Originally published June 7, 2018 in the Fredericksburg Freelance-Star.
GOV. Ralph Northam recently signed a bill passed by the General Assembly that requires the state Department of Education to accept “unstructured recreational time that is intended to develop teamwork, social skills and overall physical fitness”—in other words, recess—when it calculates the required instructional time for elementary school students. The new law goes into effect on July 1.
Local school boards can now set aside up to 15 percent of total instructional time for recess, which comes out to a maximum of about 50 minutes per day. However, they must still provide a minimum of 680 hours of teaching time per academic year in English, mathematics, science, history and social science for K-5 students, and a minimum of 375 hours of instructional time for students in half-day kindergarten.
More Recess for Virginians, an advocacy group that lobbied for passage of the recess bill in Richmond, noted that in addition to physical education, unstructured recess helps promote brain development and social and emotional skills in young children, as well as reducing stress. “Given 60 minutes of recess daily, kids are more likely to choose social and physical activities rather than sedentary activity after school,” a flyer distributed by the group pointed out. That will help reduce childhood obesity.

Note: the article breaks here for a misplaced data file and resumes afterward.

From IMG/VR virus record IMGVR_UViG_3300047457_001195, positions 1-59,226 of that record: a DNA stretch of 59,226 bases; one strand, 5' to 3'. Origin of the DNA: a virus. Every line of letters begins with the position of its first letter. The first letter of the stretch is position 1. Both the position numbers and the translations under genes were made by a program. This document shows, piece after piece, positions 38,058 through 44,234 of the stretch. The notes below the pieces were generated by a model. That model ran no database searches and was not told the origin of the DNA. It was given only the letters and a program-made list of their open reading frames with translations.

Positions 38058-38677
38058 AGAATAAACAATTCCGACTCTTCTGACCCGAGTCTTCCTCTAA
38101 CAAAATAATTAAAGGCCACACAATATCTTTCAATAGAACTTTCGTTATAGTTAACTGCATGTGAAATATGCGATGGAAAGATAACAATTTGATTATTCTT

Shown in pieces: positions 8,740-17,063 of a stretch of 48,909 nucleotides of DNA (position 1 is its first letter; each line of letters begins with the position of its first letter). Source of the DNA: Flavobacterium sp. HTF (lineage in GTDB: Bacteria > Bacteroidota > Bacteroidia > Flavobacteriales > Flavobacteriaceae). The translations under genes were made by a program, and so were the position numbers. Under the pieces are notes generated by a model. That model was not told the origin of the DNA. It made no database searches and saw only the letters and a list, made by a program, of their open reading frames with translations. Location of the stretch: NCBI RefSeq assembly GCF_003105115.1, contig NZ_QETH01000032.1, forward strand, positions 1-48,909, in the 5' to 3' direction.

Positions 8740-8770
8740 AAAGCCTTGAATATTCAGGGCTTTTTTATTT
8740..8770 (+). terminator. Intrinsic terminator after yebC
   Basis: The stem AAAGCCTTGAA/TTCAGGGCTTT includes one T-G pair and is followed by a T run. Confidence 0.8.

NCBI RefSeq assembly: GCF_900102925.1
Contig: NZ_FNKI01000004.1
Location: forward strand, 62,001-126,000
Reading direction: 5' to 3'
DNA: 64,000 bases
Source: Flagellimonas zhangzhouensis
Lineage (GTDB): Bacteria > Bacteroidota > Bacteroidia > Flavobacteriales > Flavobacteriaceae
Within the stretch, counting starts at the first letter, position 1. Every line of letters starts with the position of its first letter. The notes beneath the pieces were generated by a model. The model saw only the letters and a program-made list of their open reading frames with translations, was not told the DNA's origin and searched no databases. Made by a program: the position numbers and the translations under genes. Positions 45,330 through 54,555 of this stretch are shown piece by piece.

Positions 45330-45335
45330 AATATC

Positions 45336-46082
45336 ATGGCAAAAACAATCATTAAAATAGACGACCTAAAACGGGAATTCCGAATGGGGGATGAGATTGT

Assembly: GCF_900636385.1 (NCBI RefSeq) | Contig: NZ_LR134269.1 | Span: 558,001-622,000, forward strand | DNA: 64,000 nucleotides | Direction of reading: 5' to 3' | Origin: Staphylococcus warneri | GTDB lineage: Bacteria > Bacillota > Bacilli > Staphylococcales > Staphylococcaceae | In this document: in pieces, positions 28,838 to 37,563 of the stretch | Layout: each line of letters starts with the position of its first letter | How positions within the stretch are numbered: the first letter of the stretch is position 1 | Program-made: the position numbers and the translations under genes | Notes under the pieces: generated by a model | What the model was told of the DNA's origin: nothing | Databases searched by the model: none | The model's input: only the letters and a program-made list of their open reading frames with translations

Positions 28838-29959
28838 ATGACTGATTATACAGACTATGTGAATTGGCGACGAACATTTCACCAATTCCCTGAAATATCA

However, the new law does not require individual school boards to free up time for more recess. That decision remains at the local level, and appropriately so. Although the new law allows local school boards to reduce the hours spent teaching the four core subjects from a little over four hours to a little less per day to make time for more recess, it doesn’t require them to do so.
Educators’ efforts to cram more learning activities into the school day to meet academic standards may make a longer recess seem like a luxury they and their students cannot afford. But time spent on the playground is time well spent.
According to the American Academy of Pediatrics, “safe and well-supervised recess offers cognitive, social, emotional, and physical benefits that may not be fully appreciated when a decision is made to diminish it. … Ironically, minimizing or eliminating recess may be counterproductive to academic achievement, as a growing body of evidence suggests that recess promotes not only physical health and social development but also cognitive performance.”
Yet over the course of the last half century, unstructured playtime has been steadily declining. That’s a strong argument in favor of more recess time.
Local school districts in the Fredericksburg region should follow Prince Williams’ lead. Compared with their parents and grandparents, today’s children are overscheduled both at school and at home, with little time available for free play that promotes their physical, mental and emotional growth and well-being.
Besides, taking a break from academics to run, jump and play outside with their classmates is a great antidote to the electronic overstimulation many children are experiencing nowadays.
The only sad part is that it took so long.
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